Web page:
“But I feel pretty blessed that I was able to experience it one time,’ says Boss, who sometimes flashes back to the Giants’ playoff run and Super Bowl XLII when he watches NFL playoff games each year. (He says he will be watching today’s Super Bowl on TV, alongside his wife.) “I’ll take it whenever I can get it.’
Here for the long haul
Kevin, Bree and Zeke, now 17 months old, moved to Central Oregon in March 2013, renting a house just across the street from Summit High. (They have since bought a home elsewhere in town.) Boss tracked down Storm football coach Joe Padilla during the summer, expressing his interest in getting involved with the program. And this past fall Boss served as an assistant coach at Summit, helping out with the offensive line and tight ends while also assuming the role of strength coach.
Boss then contacted Jon Frazier, the Summit boys basketball coach. Frazier offered the head coaching position for the freshman team, and Boss gladly accepted.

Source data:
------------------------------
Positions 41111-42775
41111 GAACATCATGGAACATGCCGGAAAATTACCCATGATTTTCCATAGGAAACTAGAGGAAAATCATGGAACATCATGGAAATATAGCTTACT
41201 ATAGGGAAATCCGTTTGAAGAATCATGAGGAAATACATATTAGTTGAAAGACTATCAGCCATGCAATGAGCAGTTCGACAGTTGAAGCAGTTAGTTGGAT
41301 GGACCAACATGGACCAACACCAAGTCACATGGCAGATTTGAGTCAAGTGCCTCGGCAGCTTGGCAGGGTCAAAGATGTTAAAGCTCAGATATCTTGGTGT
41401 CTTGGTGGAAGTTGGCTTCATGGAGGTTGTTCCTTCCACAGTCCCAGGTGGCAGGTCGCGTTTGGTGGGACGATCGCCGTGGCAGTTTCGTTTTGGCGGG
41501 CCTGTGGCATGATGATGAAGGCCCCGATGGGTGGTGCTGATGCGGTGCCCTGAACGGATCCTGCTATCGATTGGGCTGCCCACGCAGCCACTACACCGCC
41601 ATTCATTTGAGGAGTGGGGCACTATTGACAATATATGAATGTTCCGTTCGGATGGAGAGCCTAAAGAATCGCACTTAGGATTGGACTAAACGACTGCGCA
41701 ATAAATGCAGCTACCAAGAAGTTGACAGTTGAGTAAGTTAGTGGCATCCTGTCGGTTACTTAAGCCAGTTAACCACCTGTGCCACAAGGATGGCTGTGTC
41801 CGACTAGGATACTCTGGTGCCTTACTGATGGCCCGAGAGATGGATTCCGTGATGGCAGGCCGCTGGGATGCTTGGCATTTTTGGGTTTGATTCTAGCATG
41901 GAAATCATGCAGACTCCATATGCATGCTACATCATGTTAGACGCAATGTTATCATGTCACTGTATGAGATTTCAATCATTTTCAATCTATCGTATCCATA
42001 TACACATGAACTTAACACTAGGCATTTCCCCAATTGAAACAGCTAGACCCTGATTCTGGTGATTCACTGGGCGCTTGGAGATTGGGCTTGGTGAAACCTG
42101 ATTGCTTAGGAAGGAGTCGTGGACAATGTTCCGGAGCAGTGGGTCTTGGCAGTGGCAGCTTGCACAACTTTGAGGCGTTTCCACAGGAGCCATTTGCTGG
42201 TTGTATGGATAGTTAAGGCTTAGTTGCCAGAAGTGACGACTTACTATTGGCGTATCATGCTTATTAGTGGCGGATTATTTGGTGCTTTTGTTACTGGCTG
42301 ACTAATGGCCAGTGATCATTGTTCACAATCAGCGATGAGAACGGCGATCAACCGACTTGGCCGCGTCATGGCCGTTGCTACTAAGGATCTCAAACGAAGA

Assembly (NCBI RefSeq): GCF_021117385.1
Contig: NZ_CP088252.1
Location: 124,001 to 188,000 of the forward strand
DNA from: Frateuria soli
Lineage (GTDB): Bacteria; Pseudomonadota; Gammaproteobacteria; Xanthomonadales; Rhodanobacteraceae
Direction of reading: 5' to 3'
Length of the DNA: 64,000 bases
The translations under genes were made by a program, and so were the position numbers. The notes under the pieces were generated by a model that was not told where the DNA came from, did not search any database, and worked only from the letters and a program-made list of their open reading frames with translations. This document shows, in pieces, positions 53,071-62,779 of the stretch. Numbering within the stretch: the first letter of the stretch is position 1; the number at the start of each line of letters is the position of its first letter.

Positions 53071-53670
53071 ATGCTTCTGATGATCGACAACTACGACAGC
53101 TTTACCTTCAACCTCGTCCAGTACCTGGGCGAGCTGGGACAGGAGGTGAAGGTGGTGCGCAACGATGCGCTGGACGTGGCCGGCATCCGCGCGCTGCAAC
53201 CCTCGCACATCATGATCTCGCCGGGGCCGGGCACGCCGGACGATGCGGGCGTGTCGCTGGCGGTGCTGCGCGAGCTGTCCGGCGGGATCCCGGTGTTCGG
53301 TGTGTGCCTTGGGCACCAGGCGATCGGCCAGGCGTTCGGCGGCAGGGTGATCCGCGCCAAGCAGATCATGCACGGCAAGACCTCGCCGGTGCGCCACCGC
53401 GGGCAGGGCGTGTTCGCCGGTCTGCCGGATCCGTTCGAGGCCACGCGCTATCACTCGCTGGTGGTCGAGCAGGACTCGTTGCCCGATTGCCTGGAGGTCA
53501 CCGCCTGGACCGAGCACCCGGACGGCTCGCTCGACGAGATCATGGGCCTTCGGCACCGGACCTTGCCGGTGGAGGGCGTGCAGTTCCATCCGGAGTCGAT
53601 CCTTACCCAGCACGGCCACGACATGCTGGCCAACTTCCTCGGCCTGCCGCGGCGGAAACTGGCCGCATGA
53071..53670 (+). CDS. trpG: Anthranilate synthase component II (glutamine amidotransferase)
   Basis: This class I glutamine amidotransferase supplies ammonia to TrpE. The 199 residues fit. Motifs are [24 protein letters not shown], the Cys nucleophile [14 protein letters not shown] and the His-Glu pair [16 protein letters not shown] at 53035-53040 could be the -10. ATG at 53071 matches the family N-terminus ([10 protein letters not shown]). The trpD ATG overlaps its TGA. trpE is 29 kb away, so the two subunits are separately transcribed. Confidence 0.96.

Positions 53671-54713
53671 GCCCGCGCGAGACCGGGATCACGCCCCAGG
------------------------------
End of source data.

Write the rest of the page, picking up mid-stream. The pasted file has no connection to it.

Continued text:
“I definitely wanted to be around kids and basketball in particular,’ says Boss, who was a two-time all-league basketball player back at Philomath High. “I missed being around the game. It was kind of my first love. I loved being a part of basketball. So when I got the opportunity to be a part of it again, I just jumped at the opportunity. And football, that’s just what I know.’
Coaching at Summit
From C.A. Rath (football) and Dave Garvin (basketball) at Philomath to football coaches Duke Iverson and Arne Ferguson at Western Oregon to Tom Coughlin with the New York Giants, Boss has taken bits and pieces from each of his former coaches — such as coaching styles and techniques.